Food, History and Terms


Food, History and Terms

Missouri Humanities is a terrific organization with many great programs that explore people, stories, places, and events throughout Missouri’s rich and diverse history while also focusing on the future. Check it out here:

I recently attended an event called “Think-N-Drink” through the Missouri Humanities organization. This is a series of events to engage Missourians in a thoughtful discussion over various topics, while sharing a beverage. This particular event, which was held at the Augusta Harmonie Verein, was titled: “The Past, Present, and Future of the German Beer and Wine Industry in Missouri.” (Missouri enjoys a rich German history.)

It was an excellent event with great speakers and information. And, we all walked away learning something new. Here is a fun fact I took away from the event: did you know that Missouri saved the wine industry? I won’t say more, but you can check out this “Hungry for MO” podcast and find out how:

After this event, I started thinking about food and the influence it has on local, regional, and national culture. In short, I find that in most cases, food is a cultural item that is easily adopted by local cultures and people. In fact, many times these once “cultural” foods become a staple on restaurant menus. Moreover, the importance of food and bringing different people together cannot be underestimated. Who doesn’t enjoy going to their favorite eating establishment and sharing a meal with friends, family, or a date? (Are you the one who tries something new, or do you stick to your trusted dish?)

I also thought about how culinary terms can differ from region to region and how it can be important to know them when travelling – both within your own borders and internationally. Here are some terms that differ regionally in the United States:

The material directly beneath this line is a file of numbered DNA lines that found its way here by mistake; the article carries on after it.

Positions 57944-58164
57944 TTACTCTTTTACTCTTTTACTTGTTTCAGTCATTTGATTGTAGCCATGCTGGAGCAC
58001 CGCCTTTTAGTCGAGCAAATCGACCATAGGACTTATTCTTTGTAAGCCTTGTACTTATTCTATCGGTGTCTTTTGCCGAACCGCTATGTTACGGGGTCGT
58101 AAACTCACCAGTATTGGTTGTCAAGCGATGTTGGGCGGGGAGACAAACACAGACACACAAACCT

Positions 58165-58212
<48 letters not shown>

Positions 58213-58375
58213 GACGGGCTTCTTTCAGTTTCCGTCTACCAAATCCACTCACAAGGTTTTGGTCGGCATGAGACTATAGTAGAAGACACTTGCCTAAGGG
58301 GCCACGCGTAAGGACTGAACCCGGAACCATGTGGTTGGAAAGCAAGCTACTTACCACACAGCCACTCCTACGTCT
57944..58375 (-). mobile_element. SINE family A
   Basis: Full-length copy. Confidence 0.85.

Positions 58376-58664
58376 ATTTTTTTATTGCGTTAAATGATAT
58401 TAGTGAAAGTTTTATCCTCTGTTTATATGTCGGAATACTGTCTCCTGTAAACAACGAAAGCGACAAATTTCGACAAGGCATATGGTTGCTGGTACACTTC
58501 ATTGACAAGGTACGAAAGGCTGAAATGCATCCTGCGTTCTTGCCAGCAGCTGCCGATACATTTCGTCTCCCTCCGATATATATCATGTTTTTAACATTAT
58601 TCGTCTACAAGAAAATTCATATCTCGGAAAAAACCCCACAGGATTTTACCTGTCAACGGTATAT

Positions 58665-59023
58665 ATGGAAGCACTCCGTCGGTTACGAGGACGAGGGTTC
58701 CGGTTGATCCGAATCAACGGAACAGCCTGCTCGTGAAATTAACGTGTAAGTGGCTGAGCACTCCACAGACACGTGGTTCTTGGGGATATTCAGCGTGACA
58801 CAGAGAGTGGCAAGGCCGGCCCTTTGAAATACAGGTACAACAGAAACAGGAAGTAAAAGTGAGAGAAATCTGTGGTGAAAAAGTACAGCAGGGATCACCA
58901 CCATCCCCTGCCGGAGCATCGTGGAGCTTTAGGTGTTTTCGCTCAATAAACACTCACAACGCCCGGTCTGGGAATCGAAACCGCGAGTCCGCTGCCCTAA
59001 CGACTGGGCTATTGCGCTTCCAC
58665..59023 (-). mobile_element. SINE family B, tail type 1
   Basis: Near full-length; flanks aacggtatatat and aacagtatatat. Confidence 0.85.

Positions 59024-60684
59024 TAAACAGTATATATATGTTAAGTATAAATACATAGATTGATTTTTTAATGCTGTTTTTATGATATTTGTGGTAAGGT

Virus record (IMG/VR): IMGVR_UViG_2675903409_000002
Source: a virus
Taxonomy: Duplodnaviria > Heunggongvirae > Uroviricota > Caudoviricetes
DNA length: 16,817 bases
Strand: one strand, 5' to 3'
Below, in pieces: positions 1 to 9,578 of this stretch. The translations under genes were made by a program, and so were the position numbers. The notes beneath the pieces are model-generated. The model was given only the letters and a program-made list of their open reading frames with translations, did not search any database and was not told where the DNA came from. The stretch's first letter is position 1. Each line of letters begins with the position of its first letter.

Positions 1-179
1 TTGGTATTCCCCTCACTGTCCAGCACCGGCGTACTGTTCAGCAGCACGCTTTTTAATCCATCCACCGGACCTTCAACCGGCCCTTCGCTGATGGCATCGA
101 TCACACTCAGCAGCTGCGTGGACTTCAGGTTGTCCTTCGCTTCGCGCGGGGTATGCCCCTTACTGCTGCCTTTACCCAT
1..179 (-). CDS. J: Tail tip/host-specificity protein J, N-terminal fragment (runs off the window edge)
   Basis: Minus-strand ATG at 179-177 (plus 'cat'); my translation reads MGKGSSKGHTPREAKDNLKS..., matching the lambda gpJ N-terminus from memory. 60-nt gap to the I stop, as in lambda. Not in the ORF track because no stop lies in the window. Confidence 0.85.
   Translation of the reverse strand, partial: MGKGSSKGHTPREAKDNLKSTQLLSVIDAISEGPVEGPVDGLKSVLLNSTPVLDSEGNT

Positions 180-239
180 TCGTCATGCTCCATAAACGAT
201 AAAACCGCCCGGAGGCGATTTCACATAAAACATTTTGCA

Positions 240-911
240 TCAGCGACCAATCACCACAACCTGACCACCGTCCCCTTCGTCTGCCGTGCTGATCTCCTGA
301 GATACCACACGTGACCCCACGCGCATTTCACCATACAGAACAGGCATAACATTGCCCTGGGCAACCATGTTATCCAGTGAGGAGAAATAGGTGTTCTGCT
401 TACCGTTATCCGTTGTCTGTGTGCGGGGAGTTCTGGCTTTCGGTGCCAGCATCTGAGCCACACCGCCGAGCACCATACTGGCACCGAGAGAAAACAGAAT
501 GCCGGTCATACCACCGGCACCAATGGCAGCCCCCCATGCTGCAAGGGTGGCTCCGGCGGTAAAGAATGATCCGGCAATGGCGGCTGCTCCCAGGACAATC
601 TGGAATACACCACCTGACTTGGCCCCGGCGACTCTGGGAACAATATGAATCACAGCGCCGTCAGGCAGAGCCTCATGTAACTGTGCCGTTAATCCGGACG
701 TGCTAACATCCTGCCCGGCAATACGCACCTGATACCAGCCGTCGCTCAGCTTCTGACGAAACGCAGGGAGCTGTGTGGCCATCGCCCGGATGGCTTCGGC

Dinner – Supper

Pancakes – Flapjacks, Hotcakes

Sub – Hoagie, Hero, Grinder

Stuffing – Dressing

Frosting – Icing

Soda – Pop, Coke, Cola

Okay, this one is not necessarily food related., but I was out with a cousin from Wisconsin, and she wanted to find a “bubbler”. I had no idea what she meant, until she told me that it is a “drinking fountain”.

This is also the same throughout the German-speaking world. For example:

Kartoffel – Erdapfel (potato)

Brötchen – Semmel (bread roll)

Möhren – Karotten (carrots)

Klösse – Knödel (dumplings)

Zwetschge – Pflaume (plum)

Schlagsahne – Obers (whipped cream)

Lastly, you may find yourself with a completely different dish than expected when terms look similar. For example: Berliner Schnitzer is not the Berlin version of Wiener Schnitzel (breaded veal cutlet). Berliner Schnitzer is breaded and pan-fried slices of cow’s udder!

In any case, I’d love to hear your thoughts and variations of your respective culinary landscape – both locally, regionally, and internationally! Please share any terms, misunderstandings and pleasant surprises that relate to your background and experiences! Danke!

Guten Appetit!

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